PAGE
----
March 15, 2018

The Pull List: 28 February 2018, Part 3

Finding Metamorpho being used to open a gateway to the Dark Multiverse, Mr Terrific and Plastic Man dive in to save him - getting dragged into another dimension in the process. There they meet Phantom Girl, and begin an all-new adventure as the DC Universe's newest super-team.

I have to spoil the last page of this comic to discuss it, so fair warning if you don't want to know.

Broadly speaking I really like this issue. It would have been nice to have gender parity, or even a predominantly female super-team, given the genre's historical penchant for all-male groups bar one woman. That aside, it's a solid group of second-string heroes whom I have often enjoyed, and they are well-written by Jeff Lemire and very nicely illustrated by Ivan Reis and Joe Prado. Then their first mission is revealed to be tracking down the mysterious Tom Strong - that's where the issue kind of lost me (albeit on the last page).

That would be the Tom Strong created by Alan Moore and Chris Sprouse for Wildstorm's America's Best Comics in 1999. A character picked up by DC Comics as part of a wholesale buyout of Wildstorm, and now incorporated for the first time into DC's continuity. This was never Moore's intention, but it forms part of a growing obsession with DC's editorial division in shoe-horning whatever Moore creations they own into whatever they're currently publishing. Watchmen reborn in Doomsday Clock. Tom Strong appearing in The Terrifics. Promethea in Justice League of America. It feels tacky. It feels ugly in the most corporate of fashions. Moore doesn't want this, although at this stage I suspect he's simply washed his hands of the whole affair. Moore's fans likely don't want it either, at least not the majority. That leaves people who don't even know who Tom Strong is, at which point DC would be better off expanding their IP with new characters. This is a neat little comic with a really mercenary edge; what's a reader to do? (3/5)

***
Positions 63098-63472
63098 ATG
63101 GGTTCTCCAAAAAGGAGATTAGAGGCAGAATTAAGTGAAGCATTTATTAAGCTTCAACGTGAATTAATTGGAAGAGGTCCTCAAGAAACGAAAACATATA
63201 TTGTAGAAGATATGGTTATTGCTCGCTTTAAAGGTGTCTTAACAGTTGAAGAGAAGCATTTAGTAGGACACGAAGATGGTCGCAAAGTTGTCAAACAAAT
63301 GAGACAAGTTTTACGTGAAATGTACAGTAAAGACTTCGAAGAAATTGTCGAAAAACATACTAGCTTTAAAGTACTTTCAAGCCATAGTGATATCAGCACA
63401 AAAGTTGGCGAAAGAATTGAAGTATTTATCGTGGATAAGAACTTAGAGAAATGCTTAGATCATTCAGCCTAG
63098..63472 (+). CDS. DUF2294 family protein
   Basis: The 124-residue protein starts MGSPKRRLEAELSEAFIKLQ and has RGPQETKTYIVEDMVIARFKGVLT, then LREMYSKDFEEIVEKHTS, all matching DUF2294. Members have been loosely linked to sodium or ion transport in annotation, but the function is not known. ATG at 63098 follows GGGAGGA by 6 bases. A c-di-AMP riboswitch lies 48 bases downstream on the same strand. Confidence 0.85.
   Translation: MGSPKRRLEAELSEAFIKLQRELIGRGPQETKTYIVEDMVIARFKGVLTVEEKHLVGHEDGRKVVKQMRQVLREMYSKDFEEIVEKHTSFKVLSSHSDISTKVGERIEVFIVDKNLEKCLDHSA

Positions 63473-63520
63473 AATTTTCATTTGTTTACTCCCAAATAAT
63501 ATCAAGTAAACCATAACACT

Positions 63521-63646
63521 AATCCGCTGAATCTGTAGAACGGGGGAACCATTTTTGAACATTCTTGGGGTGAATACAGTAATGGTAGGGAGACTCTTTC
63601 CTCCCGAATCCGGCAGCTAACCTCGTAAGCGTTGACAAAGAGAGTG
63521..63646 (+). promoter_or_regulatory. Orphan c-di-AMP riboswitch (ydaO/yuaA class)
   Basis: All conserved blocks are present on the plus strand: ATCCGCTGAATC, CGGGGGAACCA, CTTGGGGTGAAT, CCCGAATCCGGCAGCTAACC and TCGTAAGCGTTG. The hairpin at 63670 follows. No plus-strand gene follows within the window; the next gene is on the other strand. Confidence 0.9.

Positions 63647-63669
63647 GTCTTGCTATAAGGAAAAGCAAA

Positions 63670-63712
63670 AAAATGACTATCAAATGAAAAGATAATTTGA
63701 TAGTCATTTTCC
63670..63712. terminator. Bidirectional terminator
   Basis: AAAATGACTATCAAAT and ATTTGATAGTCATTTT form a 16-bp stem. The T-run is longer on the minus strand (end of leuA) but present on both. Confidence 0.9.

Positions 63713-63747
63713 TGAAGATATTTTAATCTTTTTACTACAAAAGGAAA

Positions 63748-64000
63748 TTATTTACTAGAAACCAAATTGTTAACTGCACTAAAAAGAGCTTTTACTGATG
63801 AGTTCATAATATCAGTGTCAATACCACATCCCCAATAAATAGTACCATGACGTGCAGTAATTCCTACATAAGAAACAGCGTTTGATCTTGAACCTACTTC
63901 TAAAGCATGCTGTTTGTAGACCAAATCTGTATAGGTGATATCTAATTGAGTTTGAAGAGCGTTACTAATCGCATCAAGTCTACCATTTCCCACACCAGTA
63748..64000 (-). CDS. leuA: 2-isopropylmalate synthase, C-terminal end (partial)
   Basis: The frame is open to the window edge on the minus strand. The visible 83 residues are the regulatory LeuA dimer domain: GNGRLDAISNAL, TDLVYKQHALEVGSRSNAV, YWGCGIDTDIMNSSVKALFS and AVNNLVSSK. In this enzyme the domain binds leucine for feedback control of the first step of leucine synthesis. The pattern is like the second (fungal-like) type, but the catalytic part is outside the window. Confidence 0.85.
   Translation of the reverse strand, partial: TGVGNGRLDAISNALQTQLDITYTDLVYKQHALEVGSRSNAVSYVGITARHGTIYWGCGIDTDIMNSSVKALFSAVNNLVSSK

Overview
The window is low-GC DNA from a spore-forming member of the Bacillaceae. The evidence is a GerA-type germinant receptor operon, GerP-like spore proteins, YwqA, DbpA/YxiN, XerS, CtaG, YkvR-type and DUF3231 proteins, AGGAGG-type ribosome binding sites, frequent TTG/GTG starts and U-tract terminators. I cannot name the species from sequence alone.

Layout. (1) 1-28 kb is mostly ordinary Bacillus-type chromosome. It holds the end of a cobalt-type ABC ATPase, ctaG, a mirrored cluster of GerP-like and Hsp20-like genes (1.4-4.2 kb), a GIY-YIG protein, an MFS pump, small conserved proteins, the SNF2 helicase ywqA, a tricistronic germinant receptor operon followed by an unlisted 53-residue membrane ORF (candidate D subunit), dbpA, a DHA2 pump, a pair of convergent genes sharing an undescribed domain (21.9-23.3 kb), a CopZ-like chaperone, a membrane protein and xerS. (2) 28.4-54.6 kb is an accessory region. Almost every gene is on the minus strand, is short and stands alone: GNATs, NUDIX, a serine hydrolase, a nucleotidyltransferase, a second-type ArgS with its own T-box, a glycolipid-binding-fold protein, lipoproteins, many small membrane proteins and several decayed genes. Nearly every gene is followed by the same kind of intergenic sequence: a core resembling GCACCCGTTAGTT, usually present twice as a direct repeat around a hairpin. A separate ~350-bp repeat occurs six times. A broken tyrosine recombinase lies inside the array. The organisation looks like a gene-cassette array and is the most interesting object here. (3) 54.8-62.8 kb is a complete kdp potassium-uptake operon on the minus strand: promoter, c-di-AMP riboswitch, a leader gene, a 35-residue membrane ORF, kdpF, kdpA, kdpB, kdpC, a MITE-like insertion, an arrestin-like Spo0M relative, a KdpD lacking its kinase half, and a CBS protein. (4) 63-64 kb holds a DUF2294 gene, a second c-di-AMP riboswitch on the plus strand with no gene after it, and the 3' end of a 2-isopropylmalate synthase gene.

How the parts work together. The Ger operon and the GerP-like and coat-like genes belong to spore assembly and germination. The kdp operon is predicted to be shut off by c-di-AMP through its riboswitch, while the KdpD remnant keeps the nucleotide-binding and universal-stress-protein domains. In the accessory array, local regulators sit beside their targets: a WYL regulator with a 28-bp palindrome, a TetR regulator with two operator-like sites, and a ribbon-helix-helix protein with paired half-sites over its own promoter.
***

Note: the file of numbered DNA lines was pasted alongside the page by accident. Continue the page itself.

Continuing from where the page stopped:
The Terrifics #1. DC Comics. Written by Jeff Lemire. Art by Ivan Reis and Joe Prado. Colours by Marcelo Maiolo.

Under the cut: reviews of Batgirl, Doom Patrol/Justice League of America, and Mera: Queen of Atlantis.

Batgirl #20
DC Comics. Written by Hope Larson. Art by Sami Basri. Colours by Jessica Kholline.
An old foe returns without warning in the second part of "Cold Snap". It's a nice use of this volume's own continuity and ongoing story elements, helping to give it its own identity and content beyond simply continuing what was done in last volume's "Batgirl of Burnside" issues. It is upbeat, well paced and wonderfully characterised. Hope Larson has absolutely nailed her version of Batgirl, making this one of DC's most regularly fun books to read. Sami Basri's artwork is strong, and keeps the same general aesthetic established by Chris Wildgoose. (4/5)

Doom Patrol/Justice League of America #1
DC Comics. Written by Steve Orlando and Gerard Way. Art by Dale Eaglesham and Nick Derington. Colours by Tamra Bonvillain and Marissa Louise.
I was not a fan of the overly busy, quite messy first part of this crossover between Doom Patrol and Justice League of America. This second half, while far from essential, is a much more entertaining read. For one thing it flows a lot better now that everything has been set up. For another, the artwork by Eaglesham and Derington has a hugely appealing look, as well as strong and vivid colouring work by Bonvillain (rapidly becoming a favourite) and Louise. (3/5)

Mera: Queen of Atlantis #1
DC Comics. Written by Dan Abnett. Art by Lan Medina and Richard Friend. Colours by Veronica Gandini.
A love interest and supporting character to Aquaman for decades, Mera now gets her first-ever - and somewhat overdue - solo miniseries. Spun off from the current Atlantean civil war story arc in Aquaman, this first issue sensible re-caps anything a new reader needs to know to follow what happens next. It's not exceptional stuff, but it is solidly written and illustrated - and certainly entertaining enough to support a great character. A last page hook promises a strong story going forwards. (3/5)

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